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State v. Maslo

Decided: October 15, 1963.

STATE OF NEW JERSEY, PLAINTIFF,
v.
WILLIAM MASLO, DEFENDANT



Motion to suppress evidence pursuant to R.R. 3:2A-6.

Schulman, J.c.c.

Schulman

This is a search and seizure case. Defendant, during the course of trial in the municipal court for petty larceny with waiver of indictment, objected to introduction of evidence, and pursuant to R.R. 3:2A-6 motion was made to suppress said evidence before this court.

The only witness presented was a Mr. John F. Dolan, who stated that he was employed by the Waterfront Commission

as an investigator. He testified that on June 14, 1963 he was sent to Pier 9, Hoboken, to investigate a report that some shipment had been broken into. He testified that at 4 P.M. he had set himself at an observation post on the lower level, south side of said pier to watch the longshoremen coming out of said pier. At approximately 4:45 he observed defendant, subsequently identified as Mr. Maslo, leaving the pier by the lower gate. He stated that he noticed a bulge around the groin area of Mr. Maslo and he followed Mr. Maslo to his car unnoticed. He saw defendant get into his car, bend down, and remove a sweater from the fly of his pants. He saw on the sweater a label which he recognized as part of a shipment from Italy which had been on the docks that day. He opened the door of said automobile and asked defendant what he had there and defendant replied "give me a break." The witness further testified that he told defendant to come with him and both proceeded in defendant's car to the offices of the Waterfront Commission and reported said happening to the Commission, which resulted in a charge of violation of customs. On the way to the Waterfront Commission headquarters he asked defendant if he had any other items in the car and defendant answered "no." The officer then opened up the glove compartment of said car and found lighter fluid and other items in the car, as well as articles under the seat. After he had reported said incident to the Waterfront Commission office, defendant was released. Subsequently, about 12 days later, a sworn complaint was made in the municipal court by an officer of the American President Lines on a charge of larceny against defendant. No witnesses were produced by defendant at this hearing, although extensive cross-examination was made of the State's witness.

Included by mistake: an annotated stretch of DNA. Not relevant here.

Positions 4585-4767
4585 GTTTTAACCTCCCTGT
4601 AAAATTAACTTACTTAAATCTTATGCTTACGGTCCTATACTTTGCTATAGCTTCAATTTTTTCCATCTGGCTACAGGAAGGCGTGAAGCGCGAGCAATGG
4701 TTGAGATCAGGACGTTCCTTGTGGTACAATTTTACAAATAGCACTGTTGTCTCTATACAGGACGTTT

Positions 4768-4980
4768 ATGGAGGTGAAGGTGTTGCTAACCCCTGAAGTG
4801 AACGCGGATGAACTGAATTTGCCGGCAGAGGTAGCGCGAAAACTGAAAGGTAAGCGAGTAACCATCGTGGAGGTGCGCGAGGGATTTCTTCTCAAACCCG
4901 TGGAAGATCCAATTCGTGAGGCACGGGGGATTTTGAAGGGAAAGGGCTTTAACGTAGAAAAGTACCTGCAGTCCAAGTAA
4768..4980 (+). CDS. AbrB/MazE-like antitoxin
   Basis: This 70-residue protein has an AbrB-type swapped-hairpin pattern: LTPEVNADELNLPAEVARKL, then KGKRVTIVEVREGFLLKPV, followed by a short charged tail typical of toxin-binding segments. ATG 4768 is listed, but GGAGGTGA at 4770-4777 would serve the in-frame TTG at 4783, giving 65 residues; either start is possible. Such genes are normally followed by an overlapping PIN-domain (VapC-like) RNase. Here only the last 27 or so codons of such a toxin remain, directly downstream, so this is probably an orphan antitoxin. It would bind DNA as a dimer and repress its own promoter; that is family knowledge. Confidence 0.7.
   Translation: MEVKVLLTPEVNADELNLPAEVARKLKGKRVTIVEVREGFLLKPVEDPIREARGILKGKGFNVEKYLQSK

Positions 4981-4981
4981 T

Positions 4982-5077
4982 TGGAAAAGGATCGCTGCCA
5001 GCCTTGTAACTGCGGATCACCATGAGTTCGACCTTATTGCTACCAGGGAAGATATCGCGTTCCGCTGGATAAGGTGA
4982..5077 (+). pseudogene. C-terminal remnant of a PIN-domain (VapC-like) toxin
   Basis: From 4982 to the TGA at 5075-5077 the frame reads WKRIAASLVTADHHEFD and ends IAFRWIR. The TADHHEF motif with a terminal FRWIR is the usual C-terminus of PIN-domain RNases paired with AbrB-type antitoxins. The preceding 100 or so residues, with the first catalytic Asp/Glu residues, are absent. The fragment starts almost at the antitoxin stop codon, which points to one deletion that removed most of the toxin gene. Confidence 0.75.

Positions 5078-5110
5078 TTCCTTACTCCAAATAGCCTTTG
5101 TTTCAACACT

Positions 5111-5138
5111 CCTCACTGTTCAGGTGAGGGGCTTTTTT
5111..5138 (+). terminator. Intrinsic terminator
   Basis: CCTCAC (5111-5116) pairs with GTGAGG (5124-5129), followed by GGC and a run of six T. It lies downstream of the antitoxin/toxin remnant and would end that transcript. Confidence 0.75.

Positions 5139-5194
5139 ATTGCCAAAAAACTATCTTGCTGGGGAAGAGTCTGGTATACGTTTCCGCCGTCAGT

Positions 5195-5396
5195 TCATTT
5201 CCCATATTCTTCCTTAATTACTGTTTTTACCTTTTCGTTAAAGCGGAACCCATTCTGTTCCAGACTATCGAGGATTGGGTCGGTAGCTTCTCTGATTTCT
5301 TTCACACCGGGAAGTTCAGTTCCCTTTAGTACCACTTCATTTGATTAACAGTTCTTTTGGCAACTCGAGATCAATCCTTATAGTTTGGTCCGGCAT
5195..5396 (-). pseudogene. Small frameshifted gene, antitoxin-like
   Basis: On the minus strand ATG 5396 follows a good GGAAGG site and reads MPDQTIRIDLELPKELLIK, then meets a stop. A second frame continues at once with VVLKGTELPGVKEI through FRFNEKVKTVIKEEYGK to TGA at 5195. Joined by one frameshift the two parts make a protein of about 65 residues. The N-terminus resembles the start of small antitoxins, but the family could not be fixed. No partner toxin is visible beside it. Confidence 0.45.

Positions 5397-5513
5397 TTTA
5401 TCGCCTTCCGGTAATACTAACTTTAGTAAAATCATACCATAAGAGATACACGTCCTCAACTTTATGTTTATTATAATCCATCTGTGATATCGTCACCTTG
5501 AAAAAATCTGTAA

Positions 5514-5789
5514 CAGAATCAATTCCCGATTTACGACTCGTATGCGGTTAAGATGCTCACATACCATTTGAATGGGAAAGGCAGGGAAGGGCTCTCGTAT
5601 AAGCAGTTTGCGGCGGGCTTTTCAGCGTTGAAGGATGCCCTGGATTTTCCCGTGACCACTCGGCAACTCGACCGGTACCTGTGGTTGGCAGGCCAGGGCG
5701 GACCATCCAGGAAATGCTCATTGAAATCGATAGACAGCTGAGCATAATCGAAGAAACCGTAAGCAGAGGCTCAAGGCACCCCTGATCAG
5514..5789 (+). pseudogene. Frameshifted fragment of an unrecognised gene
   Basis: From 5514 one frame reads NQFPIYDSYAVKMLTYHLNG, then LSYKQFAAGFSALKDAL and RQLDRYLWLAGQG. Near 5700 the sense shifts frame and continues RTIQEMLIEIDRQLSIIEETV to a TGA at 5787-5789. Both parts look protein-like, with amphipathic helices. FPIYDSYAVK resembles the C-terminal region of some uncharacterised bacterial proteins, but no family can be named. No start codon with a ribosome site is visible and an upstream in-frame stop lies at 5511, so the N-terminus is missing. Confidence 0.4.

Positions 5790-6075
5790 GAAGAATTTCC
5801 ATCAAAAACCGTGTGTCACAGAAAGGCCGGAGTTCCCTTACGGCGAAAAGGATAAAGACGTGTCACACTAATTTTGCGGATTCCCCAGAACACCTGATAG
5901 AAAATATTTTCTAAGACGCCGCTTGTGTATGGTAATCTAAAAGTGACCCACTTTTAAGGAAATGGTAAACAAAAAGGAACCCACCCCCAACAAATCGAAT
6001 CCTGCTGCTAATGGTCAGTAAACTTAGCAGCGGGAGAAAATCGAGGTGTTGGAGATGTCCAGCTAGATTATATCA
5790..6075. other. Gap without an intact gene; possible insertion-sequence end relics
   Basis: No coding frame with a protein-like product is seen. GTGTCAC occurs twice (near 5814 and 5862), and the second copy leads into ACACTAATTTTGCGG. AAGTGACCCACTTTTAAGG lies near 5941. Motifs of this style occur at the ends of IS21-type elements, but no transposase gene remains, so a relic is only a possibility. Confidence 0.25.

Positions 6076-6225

Defendant argues that the evidence seized at the time of the arrest or detention should not be used against him, in that there was an invalid arrest or detention, and the evidence was the forbidden fruit of the illegal arrest or detention and hence not admissible. He further argues that since the warrant for his arrest was not issued until 12 days subsequent to his

original arrest or detention, the State was in violation of R.R. 8:3-3, which provides as follows:

"A person making an arrest without a warrant shall take the arrested person, without unnecessary delay, before the nearest available magistrate and a complaint shall be filed forthwith and a warrant issued thereon."

In the instant case search and seizure was made without a search warrant. Hence its legality depends upon probable cause for arrest. State v. Scharfstein , 79 N.J. Super. 236 (App. Div. 1963). Defendant argues that there was no arrest in this case, merely illegal detention, and illegal detention could not give rise to arrest on probable cause wherein search and seizure might be incidental to such arrest or detention.

There is no doubt that a waterfront investigator can exercise police powers in the State of New Jersey. The bistate compact creating the Waterfront Commission of New York Harbor, set forth at N.J.S.A. 32:23-86, states as a power of the Commission the ability

"* * * [t]o designate any officer, agent or employee of the commission to be an investigator who shall be vested with the powers of a peace officer of the State of New York in that ...


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